In the Hanfu girls’ photoshoots, dramatic, unconventional styles take centre stage. These include the “outrageous” make-up of the Tang dynasty, such as exaggerated frowning eyebrows (sometimes green), yellow powder or painted flowers on the forehead, tiny cherry-red lips, spots of red on the cheekbones, and fancy decorations made from gold foil, insect wings and feathers pasted on their faces. Tang women might also paint a red crescent shape on their temples, or a mark resembling a wound or scar. Sometimes, they cross-dressed.[
Gong owns more than 20 silk outfits and 50 others bought from online shopping site Taobao, ranging from Han dynasty (206BC-AD220) styles to costumes from the 1920s and 1930s. She estimates the collection is worth S$20,000 (US$14,000).
She liaises with suppliers and craftsmen who create the handmade heritage jewellery pieces for popular Chinese television dramas including Story of Yanxi Palace . Her collection includes replica accessories of silver and gold filigree with cloisonné decorations and period-specific brocade shoes.
“We feel that Chinese culture is very different from what we understand growing up,” Gong says. “It’s a very misunderstood, underrated culture. We always take it at face value, that Chinese culture is about dances with fans and ribbons, or banquet songs or shopping centre shows that play Lunar New Year songs.”
In 2018, Gong posted an open call to find women interested in helping her with modelling, research and content creation, because each of her projects can take from two weeks to two years.
“I didn’t want just pretty girls who want to dress up and look good for the ’gram [Instagram],” she says. “The world has no lack of pretty girls. We just need more content, research and more empowered women.”
Madeline Xiong, 31, who chanced upon Gong’s blog, says joining the collective was a dream come true.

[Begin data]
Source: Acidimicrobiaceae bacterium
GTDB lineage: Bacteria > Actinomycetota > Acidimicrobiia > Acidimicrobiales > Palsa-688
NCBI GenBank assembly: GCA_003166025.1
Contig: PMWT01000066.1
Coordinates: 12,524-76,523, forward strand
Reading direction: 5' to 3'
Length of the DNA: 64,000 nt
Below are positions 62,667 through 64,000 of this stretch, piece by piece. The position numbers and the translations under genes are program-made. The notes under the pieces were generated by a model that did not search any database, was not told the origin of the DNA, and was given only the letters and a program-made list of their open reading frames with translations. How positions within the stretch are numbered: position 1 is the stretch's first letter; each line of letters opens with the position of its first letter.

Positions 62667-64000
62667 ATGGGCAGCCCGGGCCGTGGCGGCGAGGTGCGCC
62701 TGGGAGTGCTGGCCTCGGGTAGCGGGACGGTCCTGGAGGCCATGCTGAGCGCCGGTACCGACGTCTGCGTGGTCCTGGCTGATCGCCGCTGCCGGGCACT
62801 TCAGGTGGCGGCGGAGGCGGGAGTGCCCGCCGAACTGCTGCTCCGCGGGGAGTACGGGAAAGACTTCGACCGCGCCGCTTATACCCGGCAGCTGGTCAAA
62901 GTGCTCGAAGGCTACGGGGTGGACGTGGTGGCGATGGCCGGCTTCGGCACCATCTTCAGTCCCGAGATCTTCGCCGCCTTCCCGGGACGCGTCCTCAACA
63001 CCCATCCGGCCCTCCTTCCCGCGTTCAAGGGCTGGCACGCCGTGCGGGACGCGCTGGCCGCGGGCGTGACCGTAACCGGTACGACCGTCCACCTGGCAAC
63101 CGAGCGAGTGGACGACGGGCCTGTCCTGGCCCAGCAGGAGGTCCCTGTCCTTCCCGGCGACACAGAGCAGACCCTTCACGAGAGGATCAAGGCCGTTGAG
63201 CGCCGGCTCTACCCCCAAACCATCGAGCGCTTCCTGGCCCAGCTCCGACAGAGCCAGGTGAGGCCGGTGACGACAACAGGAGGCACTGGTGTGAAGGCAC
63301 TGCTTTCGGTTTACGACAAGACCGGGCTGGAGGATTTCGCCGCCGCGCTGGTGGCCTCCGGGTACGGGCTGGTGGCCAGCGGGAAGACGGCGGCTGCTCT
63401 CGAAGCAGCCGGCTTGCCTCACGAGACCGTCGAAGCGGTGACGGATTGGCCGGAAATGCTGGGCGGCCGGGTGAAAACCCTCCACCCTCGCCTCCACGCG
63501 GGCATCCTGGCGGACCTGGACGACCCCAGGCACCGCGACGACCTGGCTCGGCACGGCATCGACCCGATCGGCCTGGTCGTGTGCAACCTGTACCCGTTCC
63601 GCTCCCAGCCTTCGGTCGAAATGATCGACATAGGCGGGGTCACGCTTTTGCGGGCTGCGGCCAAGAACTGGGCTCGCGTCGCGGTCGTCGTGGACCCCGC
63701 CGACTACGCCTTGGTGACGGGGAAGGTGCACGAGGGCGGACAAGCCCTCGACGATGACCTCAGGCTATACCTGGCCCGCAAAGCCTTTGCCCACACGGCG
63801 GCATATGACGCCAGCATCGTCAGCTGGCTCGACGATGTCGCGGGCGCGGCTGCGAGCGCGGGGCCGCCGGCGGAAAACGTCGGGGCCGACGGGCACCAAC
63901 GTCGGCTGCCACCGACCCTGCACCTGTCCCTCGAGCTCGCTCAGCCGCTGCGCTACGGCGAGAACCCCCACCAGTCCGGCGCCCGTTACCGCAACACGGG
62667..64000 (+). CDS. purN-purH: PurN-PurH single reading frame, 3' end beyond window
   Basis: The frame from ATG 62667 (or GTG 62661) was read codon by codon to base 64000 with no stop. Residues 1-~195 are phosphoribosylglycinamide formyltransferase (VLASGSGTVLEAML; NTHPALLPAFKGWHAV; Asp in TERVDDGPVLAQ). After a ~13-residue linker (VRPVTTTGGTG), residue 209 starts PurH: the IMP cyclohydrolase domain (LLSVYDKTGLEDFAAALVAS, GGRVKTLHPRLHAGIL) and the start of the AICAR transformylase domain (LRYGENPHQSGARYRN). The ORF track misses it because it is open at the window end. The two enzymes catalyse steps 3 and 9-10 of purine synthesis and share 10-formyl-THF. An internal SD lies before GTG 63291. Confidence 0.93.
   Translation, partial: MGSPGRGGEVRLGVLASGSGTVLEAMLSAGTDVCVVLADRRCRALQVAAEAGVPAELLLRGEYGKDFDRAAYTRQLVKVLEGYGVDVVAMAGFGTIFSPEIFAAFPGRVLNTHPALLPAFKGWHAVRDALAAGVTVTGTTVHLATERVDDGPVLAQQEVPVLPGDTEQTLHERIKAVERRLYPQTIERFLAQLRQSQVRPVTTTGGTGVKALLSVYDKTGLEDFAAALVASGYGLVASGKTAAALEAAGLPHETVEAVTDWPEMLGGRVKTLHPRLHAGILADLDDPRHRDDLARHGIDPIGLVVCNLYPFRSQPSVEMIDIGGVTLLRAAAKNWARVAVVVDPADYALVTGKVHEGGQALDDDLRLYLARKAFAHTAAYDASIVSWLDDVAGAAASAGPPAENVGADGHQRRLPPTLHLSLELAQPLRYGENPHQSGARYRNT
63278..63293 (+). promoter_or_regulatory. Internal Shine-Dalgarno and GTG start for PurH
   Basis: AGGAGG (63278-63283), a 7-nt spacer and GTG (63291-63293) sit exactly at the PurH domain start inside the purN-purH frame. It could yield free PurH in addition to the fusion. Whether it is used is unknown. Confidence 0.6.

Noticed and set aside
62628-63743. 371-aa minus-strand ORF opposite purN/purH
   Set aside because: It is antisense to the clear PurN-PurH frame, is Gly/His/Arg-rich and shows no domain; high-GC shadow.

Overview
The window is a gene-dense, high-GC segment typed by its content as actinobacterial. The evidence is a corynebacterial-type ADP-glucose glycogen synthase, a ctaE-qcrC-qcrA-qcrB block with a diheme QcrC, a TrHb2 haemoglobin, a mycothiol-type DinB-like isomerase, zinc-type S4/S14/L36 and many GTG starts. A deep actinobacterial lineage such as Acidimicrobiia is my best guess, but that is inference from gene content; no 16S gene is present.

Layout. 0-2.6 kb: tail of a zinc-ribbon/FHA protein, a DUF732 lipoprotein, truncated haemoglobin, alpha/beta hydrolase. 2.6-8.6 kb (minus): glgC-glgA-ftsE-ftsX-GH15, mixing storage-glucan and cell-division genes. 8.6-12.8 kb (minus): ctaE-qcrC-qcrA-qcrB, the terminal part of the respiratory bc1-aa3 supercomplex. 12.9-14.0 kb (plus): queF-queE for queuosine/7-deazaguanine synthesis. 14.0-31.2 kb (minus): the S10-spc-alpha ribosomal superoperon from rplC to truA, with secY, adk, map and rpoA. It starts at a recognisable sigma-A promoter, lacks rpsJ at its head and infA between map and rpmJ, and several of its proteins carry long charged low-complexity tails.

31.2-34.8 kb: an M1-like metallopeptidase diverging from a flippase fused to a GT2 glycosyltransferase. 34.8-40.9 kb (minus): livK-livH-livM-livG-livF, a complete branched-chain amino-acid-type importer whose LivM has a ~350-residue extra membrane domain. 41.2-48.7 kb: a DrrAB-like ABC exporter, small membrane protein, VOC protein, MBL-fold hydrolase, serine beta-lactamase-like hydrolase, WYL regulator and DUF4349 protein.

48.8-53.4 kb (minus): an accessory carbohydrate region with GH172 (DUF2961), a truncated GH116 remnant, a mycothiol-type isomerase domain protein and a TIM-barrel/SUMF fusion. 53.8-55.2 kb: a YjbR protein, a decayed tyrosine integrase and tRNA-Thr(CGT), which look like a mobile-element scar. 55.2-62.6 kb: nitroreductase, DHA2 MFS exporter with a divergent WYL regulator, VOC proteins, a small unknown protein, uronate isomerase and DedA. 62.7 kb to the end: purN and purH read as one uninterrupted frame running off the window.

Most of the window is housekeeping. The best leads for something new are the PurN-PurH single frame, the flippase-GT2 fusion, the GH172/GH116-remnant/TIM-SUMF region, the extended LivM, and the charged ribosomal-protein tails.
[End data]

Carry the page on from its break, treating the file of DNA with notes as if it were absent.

“I never knew such a group existed. In the past, I would just watch a lot of shows, read up about the history, and even find out what inspired the architecture of the Forbidden City. I couldn’t find anyone with similar interests, so it became a closet hobby to me,” says Xiong, who works at a camera rental shop and now tries to incorporate hanfu in everyday dressing with a brooch or hairpin.
She believes women can be their own agents of change. “A lot of the characters we portray come from poor or troubled backgrounds, but we can break out of it. We can shape our own destiny.”
The Hanfugirls Collective has accepted an artist residency space at Singapore’s Stamford Arts Centre and, from this month on, group members will present a series of public lectures in English on Chinese fashion, textiles, the Silk Road, female entertainers, food and feasting in Tang-dynasty China.
Describing the research process as “intensive”, Xiong likens it to preparing for a final-year thesis, explaining that the group checks academic and research papers from universities to ensure their information is as accurate as possible.
The team is also gearing up to perform at a first ever courtesans’ night set in a Tang-era entertainment house at the Stamford Arts Centre in August. In the immersive theatre experience, guests will be treated to a tea ceremony, poetry games and riddles, as well as ancient dance with live music performances by the Hanfugirls in collaboration with professional Chinese musicians and dancers.
Another member, Leong Hui Min, 26, who works in the private sector, describes the Hanfugirls Collective as a “sisterhood”, where women can share their views about female issues in a safe space and redefine historical narratives. To her, the collective is more than just cosplay.
“People keep seeing it as a costume, but it’s a traditional dress,” she says. “Each layer of clothing is a manifestation of the time, of what politics was and its various foreign influences. So when people call it cosplay, I just think it’s too superficial.”
Member Chong Lingying, who works at a local publishing house, says friends who see the Hanfugirls’ photos start to see history in a different way. “In fact, a lot of my friends would like to be hanfu boys.”
It is not what you do for your children, but what you have taught them to do for themselves